A House for Mr Biswas

A House for Mr Biswas

Ramchand Character Analysis

Ramchand is Mr Biswas’s garrulous and confident brother-in-law and Dehuti’s husband. He is initially a yard boy at Tara’s house, but elopes with Dehuti. This horrifies the family because of his low caste, but he ends up living in a comfortable hut and ultimately moving to Port of Spain, where he works at the Mad House, houses Mr Biswas for some time, and convinces Mr Biswas to reconcile with the Tulsis. Unlike the rest of the book’s Indian characters, he cares little about social status or caste.
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Ramchand Character Timeline in A House for Mr Biswas

The timeline below shows where the character Ramchand appears in A House for Mr Biswas. The colored dots and icons indicate which themes are associated with that appearance.
Part 1, Chapter 2: Before the Tulsis
Independence vs. Belonging Theme Icon
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...Mr Biswas marched down the main road for miles, till he had long left town. Ramchand, Tara’s former yard boy and Dehuti’s husband, tapped him on the shoulder and greeted him... (full context)
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...manner of an old woman and seemingly unlike the sister Mr Biswas used to know. Ramchand asked Mr Biswas to read the writing on his walls—calendars and cards from Sunday school—and... (full context)
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Colonialism, Oppression, and Escape Theme Icon
Ramchand felt sorry for Ajodha (who was “just asking” to “fall really sick”), Pratap (whose donkeys... (full context)
Part 1, Chapter 6: A Departure
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...kindly but underestimating their number and chatting politely with their brother Mr Biswas. So did Ramchand, who was now working as a warden at Port of Spain’s Lunatic Asylum and recommended... (full context)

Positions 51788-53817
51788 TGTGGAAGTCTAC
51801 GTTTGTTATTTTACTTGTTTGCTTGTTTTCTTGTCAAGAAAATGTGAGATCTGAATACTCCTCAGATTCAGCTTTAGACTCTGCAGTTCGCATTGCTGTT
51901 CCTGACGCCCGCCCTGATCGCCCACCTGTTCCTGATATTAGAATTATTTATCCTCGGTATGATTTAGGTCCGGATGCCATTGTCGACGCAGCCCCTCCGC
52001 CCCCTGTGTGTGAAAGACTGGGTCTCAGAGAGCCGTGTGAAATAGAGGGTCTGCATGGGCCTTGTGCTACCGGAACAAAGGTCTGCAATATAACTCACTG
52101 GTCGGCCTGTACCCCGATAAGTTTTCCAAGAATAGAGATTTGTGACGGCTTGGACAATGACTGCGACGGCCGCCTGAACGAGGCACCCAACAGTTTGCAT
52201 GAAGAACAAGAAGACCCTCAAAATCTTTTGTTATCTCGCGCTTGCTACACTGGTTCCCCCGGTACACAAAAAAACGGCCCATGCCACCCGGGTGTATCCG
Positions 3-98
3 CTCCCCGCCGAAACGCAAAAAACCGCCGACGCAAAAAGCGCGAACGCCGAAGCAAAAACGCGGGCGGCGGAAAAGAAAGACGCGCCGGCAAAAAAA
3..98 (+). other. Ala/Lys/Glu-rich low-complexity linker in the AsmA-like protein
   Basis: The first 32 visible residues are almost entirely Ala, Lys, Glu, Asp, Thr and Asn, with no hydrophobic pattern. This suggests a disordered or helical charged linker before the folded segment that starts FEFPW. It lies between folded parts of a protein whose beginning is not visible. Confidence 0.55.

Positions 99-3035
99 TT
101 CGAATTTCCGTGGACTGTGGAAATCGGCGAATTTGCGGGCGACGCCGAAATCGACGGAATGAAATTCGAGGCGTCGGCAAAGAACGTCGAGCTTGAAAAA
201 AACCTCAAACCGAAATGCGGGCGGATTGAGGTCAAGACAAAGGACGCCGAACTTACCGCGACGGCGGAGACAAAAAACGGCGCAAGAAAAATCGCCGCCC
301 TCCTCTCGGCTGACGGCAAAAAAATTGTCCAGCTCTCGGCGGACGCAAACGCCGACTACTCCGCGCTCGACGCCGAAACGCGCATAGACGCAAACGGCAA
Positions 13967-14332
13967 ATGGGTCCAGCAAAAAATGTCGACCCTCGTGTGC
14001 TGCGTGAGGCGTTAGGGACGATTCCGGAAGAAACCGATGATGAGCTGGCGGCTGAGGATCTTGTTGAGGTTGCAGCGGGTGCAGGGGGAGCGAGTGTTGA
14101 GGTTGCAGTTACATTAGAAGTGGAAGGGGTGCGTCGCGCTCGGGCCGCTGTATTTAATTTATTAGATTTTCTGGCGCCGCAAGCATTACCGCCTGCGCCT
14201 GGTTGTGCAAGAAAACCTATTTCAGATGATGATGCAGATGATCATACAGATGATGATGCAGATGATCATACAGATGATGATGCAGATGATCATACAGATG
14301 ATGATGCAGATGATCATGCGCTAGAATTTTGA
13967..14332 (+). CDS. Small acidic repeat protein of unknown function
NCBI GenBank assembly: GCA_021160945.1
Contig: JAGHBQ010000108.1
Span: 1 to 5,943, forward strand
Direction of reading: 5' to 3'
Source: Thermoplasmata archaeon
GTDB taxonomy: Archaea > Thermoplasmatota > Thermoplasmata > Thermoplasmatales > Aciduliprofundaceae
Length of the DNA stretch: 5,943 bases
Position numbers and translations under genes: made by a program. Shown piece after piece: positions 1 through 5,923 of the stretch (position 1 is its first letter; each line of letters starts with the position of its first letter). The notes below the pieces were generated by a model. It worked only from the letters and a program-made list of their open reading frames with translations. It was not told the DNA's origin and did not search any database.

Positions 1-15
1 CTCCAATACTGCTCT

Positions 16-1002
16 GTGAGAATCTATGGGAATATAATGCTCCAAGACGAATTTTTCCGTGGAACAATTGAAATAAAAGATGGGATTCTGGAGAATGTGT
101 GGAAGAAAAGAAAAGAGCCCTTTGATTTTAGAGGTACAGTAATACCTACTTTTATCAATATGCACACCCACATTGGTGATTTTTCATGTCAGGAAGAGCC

Part 2, Chapter 1: “Amazing Scenes”
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...way to turn at the junction—to the north were Pagotes and Port of Spain (where Ramchand and Dehuti lived), and to the south his brothers—but a bus came by and its... (full context)
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At four, when businesses closed for the day, Mr Biswas headed for Ramchand’s address, which disappointingly turned out to be “an unfenced lot with two old unpainted wooden... (full context)
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Ramchand said that Mr Biswas could “stay here and rest as long as you want,” listening... (full context)
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Colonialism, Oppression, and Escape Theme Icon
Mr Biswas shared one of Dehuti and Ramchand’s two rooms with their son. The house’s interior was much cleaner than the outside, its... (full context)
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...its street-sweeping and newspaper deliveries, the fact that people drank milk from bottles, and that Ramchand went away to work every day. Ramchand showed Mr Biswas all around the city, taking... (full context)
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Mr Biswas also enjoyed “Ramchand’s city manners” and let his brother-in-law patronize him, which he had always done since he... (full context)
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After two weeks, Ramchand told Mr Biswas not to worry about finding a job, but he was penniless and... (full context)
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Ramchand helped Mr Biswas reconcile with the Tulsis; his name was in the paper every day,... (full context)
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...Port of Spain’s newest and best districts, and Mr Biswas felt extraordinarily lucky. So did Ramchand and Dehuti, who were tiring of Mr Biswas’s imposition on their space. Since they also... (full context)
Part 2, Chapter 4: Among the Readers and Learners
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...at the other mourners’ clothes in a sort of penance for her illegitimate marriage, and Ramchand helped plan the funeral arrangements. Mr Biswas glanced at Bipti’s body and then wandered around,... (full context)